From the archive: Mariana Kühnel, General Secretary-Deputy Chamber of Commerce Austria and Michael Otter, Head of Foreign Trade Austria of the WKÖ, on the innovative corporate scene in Japan
GIN for domestic startups as a partner in Japan
“Japan is an underrated country,” says Carina Margreiter from GIN Austria, “and has a huge market. However, it is particularly difficult for startups to enter the market on their own. The language is a great inhibition threshold. You need someone who can help and make the right contacts. That's why we're happy to be there for Austrian startups. "
Eleven Austrian startups in Tokyo so far
So far, eleven startups have been to Tokyo as part of the GIN goAsia program. “In addition to general workshops - Startup Ecosystem Japan, Cultural Differences, Legal & Tax, How to do business in Japan - the focus of the program is on individual B2B meetings for the participating startups with corporates, investors or cooperation partners. Each participating startup receives its tailor-made program and was accompanied to the individual B2B meetings by colleagues from AC Tokyo, ”explains Magreiter.
Magreiter talks about previous Austrian success stories about an e-learning platform for music students that is planning to enter the Tokyo market and is currently in talks with GIN's accelerator partners.
In addition, three AI startups were able to travel to TechBIZKON II in November 2018 as part of goTokyo - Individual, as the brutkasten reported. Another startup in the AR sector has already implemented several projects with museums and galleries in Tokyo.
Call for Tokyo
For the next and, for the time being, last Call for goTokyo 2019, “late stage” startups are still being sought until mid-September.
This 2-week accelerator program gives startups the opportunity to advance their internationalization in Asia. Startups from the fields of HealthTech, MedTech, Life Science, BioTech, Fitness & Lifestyle can register.
GIN Austria is financed by the Austrian National Foundation for Research, Technology and Development under the direction of Austria Wirtschaftsservice (aws) and the Austrian Research Promotion Agency (FFG).
The aim of the initiative is to network the three target groups startups, incubators and investors in the target areas Israel, Hong Kong, Singapore, South Korea, China and Japan in order to promote Austria's innovation potential.
goAustria & goAsia
Startups are supported in their internationalization with programs (goAustria for international startups, goAsia for Austrian startups). For investors, the GIN Austria program offers both co-investment opportunities as well as pitching and matchmaking events in Austria and Asia. In addition, GIN Austria networks Austrian startups individually with investors and companies in the GIN target countries.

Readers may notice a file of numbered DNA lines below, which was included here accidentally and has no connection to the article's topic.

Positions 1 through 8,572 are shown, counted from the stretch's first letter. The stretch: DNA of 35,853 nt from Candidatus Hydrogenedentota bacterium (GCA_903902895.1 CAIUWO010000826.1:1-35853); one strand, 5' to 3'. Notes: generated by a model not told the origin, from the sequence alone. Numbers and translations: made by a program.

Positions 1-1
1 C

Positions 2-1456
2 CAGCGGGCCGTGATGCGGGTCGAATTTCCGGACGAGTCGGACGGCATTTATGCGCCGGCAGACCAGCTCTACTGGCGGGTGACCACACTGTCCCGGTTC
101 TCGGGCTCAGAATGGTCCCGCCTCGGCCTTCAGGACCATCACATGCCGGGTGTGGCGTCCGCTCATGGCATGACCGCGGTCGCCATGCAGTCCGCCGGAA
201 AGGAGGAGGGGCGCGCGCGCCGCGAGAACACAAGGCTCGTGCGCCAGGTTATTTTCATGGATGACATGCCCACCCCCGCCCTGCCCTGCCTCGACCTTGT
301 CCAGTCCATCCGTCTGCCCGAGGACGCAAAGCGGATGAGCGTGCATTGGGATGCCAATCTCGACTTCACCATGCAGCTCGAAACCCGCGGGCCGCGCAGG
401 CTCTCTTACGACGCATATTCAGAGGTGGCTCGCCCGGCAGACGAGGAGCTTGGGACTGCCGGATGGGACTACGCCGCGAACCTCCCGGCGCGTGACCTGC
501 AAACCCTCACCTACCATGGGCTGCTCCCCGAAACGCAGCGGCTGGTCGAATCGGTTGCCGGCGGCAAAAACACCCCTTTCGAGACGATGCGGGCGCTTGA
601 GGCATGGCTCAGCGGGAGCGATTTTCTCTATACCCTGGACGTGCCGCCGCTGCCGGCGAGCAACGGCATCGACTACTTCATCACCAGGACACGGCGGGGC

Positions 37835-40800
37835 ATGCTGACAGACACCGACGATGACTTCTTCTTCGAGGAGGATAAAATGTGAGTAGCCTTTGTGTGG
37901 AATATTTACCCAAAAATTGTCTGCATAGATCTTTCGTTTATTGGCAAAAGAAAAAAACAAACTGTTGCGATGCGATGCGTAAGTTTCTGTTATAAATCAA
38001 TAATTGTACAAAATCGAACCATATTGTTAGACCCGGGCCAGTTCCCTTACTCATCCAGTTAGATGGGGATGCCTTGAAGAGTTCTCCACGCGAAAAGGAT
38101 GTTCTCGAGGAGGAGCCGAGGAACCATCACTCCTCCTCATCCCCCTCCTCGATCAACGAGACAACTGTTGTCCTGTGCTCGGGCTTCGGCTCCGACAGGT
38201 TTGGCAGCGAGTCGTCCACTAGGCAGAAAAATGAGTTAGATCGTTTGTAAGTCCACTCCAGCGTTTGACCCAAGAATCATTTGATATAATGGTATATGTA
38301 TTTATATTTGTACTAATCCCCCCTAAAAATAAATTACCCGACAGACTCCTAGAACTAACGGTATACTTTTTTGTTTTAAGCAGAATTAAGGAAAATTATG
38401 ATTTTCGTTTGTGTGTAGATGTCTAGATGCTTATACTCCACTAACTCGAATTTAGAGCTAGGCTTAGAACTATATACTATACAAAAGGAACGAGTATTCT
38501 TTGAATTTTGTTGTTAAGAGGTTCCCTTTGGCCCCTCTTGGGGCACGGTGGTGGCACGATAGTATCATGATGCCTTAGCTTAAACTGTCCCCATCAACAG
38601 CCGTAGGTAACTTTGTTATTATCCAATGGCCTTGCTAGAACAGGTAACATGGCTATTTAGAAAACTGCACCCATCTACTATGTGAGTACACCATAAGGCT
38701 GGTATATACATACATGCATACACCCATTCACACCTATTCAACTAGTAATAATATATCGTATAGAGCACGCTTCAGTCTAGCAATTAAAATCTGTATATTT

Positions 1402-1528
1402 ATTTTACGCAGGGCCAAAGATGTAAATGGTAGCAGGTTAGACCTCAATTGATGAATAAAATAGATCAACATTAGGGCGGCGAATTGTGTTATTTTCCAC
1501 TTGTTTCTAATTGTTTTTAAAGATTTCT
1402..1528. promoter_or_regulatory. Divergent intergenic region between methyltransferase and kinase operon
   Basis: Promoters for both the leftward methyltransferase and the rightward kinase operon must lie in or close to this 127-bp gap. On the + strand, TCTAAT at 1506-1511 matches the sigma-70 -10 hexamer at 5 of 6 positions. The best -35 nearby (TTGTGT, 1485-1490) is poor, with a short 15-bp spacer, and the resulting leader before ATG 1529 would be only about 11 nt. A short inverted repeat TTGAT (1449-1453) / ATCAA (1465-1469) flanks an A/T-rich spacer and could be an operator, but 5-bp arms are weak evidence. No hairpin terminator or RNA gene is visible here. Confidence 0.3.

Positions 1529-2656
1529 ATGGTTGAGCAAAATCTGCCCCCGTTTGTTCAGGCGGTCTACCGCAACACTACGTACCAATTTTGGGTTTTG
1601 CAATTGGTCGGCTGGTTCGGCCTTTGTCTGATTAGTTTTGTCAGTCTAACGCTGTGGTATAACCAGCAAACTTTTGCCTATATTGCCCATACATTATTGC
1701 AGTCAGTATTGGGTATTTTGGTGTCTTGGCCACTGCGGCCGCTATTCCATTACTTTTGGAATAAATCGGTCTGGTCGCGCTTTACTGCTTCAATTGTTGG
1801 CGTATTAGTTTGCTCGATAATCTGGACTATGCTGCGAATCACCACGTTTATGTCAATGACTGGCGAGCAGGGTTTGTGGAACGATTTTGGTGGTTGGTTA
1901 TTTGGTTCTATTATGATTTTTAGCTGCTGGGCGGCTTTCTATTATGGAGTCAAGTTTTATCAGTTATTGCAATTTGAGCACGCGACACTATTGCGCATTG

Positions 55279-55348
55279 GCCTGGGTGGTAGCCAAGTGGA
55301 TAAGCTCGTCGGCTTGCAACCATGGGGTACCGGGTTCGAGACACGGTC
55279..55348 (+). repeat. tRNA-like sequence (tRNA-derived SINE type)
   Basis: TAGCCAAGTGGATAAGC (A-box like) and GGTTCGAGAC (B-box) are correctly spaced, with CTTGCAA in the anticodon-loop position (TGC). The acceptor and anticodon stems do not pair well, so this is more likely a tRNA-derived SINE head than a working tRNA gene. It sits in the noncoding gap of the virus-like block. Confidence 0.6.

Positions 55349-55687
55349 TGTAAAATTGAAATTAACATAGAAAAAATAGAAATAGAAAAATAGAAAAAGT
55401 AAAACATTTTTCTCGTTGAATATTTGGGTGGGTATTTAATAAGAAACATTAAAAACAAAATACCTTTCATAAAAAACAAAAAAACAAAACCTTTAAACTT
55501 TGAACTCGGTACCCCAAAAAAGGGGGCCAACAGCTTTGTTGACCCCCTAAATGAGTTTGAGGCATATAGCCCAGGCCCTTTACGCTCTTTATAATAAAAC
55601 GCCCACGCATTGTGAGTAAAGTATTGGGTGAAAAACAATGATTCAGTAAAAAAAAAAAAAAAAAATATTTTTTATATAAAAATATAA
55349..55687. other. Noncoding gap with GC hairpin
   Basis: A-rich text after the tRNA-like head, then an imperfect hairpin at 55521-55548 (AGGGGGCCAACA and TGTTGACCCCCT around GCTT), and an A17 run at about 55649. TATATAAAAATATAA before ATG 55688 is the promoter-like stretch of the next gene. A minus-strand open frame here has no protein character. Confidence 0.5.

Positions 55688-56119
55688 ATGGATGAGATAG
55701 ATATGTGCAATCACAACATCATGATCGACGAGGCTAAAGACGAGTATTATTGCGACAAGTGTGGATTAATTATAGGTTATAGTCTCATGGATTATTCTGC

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3.1 billion trade volume with Japan
Especially with regard to Japan, this initiative is of enormous importance for Austria. With an annual trade volume of just under four billion euros, Japan is Austria's second most important economic partner in Asia. In the hit parade of the Austrian export markets outside Europe, only the USA and China are ahead of Japan.
According to Aussenwirtschaft Austria, exports to the Land of the Rising Sun increased by around eleven percent to 1.5 billion euros in 2018. At the same time, imports from Japan rose by 8.9 percent to 2.2 billion euros. Almost 80 Austrian companies have their own branches in Japan, mainly for sales and maintenance of their products.
20, 30, 40 to 2020
"By 2020, the year of the Summer Olympics in Tokyo, we want to motivate 20 percent more Austrian companies to export to Japan, initiate 30 percent more Japanese investments in Austria and support 40 percent more Austrian companies in the technology sector," writes the Foreign Trade Center Tokyo in one broadcast.
The above-mentioned strategy paper lists 14 measures with which these goals are to be achieved. Including, for example, the expansion of cooperations in the area of open innovation, trend and technology scouting, business missions (B2B discussions) and showcase events.
Boost for young entrepreneurs
Aws managing director Bernhard Sagmeister emphasizes the positive effect of the new cooperation: “The cooperation between Asia and Austria makes a significant contribution to strengthening Austria as a business location. Japan is a lucrative market for startups, not least because of the numerous large corporations, which is particularly impressive in the high-tech industry ”.
FFG managing director Henrietta Egerth also sees the intensification of the cooperation as a boost for the local scene: “The programs of the Global Incubator Network (GIN) provide targeted support for young entrepreneurs to exchange their ideas and innovations beyond national borders and to expand their network. "
From the archive: Michael Otter, CEO of AUSSENWIRTSCHAFT AUSTRIA, and Rafael Rasinger, Head of Startups / New Corporates, in a live conversation about the current focus, the competitive location and Austrian clout on the global economic scene.
⇒ GIN Austria
⇒ Foreign trade JAP
⇒ To register for goTokyo 2019